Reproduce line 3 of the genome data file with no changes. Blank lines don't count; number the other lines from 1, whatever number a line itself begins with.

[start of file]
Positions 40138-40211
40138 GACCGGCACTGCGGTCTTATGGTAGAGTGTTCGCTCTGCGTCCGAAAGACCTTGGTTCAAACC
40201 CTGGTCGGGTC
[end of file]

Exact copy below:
40201 CTGGTCGGGTC